Woodrow Wilson Guthrie was born on July 14, 1912 into a prosperous family in the midwestern U.S. state of Oklahoma.
But by the time he was 17, Guthrie -- or Woody, as he had come to be known -- had lost his mother, a sister, and the family home, all under tragic circumstances.
Destitute, he embarked on a hardscrabble life, migrating to Texas and California in search of work as the Great Depression and the devastating 1930s drought known as the Dust Bowl left hundreds of thousands of Americans hungry and poor.
Through it all Guthrie, a musician, was chronicling his experiences in songs like the 1938 "I Ain't Got No Home In This World Anymore," which describes life as an itinerant worker roaming from "town to town:"
Now, 100 years after his birth, Guthrie is considered to be one of the United States' most important and prolific folk singers.
He is believed to have written as many as 3,000 songs before his death in 1967 of Huntington's disease at the age of 55.
Songs From An Honest Place
According to his granddaughter, Anna Canoni, Guthrie appealed to generations of ordinary Americans because his own life had been marked by many of the same struggles they shared.
"He migrated with thousands and thousands of people from Oklahoma to California," she says. "He wasn't just reading about it. He experienced it. He was in the migrant camps in California. He experienced people starving. So I think that he wrote songs from a very honest place, a place of genuine experience."
Guthrie's travels and his experiences among the working class left him with both a respect for the American countryside and a passionate opposition to what he saw as the destructive nature of capitalism and private property.
In 1940 he wrote "This Land Is Your Land," a song that has come to be known as one of the United States' most famous folk songs.
The song was written in response to the patriotic ballad "God Bless America," which Guthrie deeply disliked for what he considered its nationalist overtones.
"This Land Is Your Land" has since come to be seen as an unofficial national anthem, with lyrics celebrating the beauty of the American landscape and the independence of its people.
'This Machine Kills Fascists'
But Guthrie's scope wasn't limited to the United States.
The songwriter, who wrote a regular column in a U.S. Communist Party newspaper, was a keen defender of the international labor movement.
And with the start of World War II, he dedicated many songs to the fight against Nazi Germany.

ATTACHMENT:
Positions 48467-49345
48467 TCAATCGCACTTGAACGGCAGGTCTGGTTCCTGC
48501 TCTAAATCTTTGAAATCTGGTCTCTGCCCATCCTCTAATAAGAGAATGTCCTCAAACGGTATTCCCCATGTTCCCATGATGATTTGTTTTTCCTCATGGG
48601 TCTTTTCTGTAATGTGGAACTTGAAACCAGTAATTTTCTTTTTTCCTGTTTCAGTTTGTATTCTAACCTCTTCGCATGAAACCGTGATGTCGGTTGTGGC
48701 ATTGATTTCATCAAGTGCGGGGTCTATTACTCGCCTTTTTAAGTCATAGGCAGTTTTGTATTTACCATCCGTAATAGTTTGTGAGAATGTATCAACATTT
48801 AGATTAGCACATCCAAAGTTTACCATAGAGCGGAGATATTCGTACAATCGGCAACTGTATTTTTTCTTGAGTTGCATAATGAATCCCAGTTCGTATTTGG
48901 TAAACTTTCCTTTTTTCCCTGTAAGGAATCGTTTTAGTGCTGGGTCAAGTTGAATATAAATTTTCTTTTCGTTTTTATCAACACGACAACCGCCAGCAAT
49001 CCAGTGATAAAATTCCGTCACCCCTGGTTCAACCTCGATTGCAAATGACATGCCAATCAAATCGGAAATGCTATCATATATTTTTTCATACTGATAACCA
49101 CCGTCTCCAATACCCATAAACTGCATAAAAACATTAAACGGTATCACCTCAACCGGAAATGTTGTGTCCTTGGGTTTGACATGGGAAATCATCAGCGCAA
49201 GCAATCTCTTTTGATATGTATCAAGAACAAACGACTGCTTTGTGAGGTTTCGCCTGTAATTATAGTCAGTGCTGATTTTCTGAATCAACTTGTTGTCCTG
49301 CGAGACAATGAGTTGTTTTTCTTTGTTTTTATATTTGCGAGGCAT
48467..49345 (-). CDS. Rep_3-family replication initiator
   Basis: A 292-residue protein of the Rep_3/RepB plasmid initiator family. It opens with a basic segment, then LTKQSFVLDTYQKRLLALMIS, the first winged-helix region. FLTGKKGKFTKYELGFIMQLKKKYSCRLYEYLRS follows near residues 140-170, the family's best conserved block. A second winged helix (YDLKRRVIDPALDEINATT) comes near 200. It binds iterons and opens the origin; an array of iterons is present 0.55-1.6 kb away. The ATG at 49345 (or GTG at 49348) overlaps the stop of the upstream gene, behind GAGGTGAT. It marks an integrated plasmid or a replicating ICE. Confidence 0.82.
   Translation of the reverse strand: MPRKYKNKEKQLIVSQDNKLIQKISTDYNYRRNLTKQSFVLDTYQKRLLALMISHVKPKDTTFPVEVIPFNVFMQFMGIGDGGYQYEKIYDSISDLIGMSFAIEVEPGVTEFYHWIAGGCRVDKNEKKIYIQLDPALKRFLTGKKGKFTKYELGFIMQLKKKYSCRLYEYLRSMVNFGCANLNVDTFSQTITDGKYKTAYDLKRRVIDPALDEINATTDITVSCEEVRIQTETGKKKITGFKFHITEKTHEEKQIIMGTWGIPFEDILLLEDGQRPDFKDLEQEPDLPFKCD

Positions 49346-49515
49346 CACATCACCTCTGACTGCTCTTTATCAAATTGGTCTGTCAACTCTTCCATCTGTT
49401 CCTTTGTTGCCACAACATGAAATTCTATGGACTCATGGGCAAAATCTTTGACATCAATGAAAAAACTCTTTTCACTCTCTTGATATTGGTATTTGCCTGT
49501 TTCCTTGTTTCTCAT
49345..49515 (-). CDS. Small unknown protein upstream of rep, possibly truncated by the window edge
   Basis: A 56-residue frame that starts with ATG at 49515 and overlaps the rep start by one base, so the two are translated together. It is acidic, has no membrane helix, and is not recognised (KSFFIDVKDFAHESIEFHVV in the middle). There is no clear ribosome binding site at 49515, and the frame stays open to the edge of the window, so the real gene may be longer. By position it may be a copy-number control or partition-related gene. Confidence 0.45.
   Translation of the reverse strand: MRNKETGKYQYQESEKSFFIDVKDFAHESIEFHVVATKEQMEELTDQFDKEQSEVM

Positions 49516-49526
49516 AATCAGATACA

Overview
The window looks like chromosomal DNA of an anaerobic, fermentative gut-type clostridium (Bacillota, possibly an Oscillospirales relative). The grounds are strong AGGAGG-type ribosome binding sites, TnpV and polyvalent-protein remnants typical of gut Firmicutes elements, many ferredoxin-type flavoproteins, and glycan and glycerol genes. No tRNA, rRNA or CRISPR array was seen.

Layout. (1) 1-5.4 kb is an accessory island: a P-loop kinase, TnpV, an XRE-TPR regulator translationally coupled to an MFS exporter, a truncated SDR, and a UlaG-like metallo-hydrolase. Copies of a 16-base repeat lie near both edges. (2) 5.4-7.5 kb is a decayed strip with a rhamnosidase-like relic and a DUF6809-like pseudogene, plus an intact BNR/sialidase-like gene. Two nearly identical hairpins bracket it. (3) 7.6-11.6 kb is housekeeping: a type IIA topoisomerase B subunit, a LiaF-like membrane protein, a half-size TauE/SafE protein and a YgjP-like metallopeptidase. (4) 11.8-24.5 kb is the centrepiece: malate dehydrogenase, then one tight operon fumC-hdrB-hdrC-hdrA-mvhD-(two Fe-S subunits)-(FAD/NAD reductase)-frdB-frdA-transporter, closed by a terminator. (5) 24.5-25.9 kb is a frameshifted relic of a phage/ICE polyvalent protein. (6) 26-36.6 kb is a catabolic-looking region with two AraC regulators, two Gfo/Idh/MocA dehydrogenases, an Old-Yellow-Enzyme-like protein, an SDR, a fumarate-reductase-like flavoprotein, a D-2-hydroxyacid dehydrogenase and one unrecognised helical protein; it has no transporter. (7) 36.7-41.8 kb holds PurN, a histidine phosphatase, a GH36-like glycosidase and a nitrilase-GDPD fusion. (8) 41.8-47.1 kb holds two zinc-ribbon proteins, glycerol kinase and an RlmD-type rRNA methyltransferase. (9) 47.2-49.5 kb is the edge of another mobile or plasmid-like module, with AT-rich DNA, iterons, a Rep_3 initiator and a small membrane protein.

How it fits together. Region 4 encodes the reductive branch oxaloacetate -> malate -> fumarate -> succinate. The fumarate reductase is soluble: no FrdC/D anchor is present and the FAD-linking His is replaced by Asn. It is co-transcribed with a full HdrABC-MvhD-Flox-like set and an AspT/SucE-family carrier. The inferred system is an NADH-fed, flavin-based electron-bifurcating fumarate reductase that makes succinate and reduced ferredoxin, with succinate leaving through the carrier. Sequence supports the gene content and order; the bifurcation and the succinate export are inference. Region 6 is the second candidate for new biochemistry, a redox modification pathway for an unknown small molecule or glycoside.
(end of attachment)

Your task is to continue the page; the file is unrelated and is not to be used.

His guitar emblazoned with the slogan "This Machine Kills Fascists," Guthrie authored a number of songs decrying Hitler and lionizing his Soviet opponents.
One such song, "Miss Pavlichenko," honored the legendary Ukrainian female sniper Lyudmyla Pavlichenko
with the phrase, "300 Nazis fell by your gun."
Guthrie, a confirmed iconoclast, was never a formal member of the Communist Party.
But his sympathy towards communist ideals and his fascination with the Soviet Union made him a controversial figure in the United States during the Cold War and beyond.
Even today, some Americans see Guthrie as an angry radical who sought to bring down the government.
But his defenders say Guthrie, in fact, was a joyful, good-natured optimist who believed that ordinary people deserved a role in political decision-making.
Film director Peter Frumkin, who profiled Guthrie in the 2006 documentary "Ain't Got No Home," maintains that the singer-songwriter remains widely revered in the United States, especially as the current faltering economy is fueling a new protest climate:
"I think Woody Guthrie's legacy is becoming more important to the country now, because some of the issues that he was writing about are reappearing," he says.
"In the 1930s and 1940s, when he was writing, working people in the country were having a really, really tough time, and once again, the middle class is having a really, really tough time."
Woody Guthrie's son Arlo and daughter Nora have forged successful folk careers of their own.
And Guthrie himself remains a frequent inspiration for some of the best-known performing artists today, including Bruce Springsteen, Bob Dylan, and Billy Bragg, who share his belief in the power of music to change things for the better.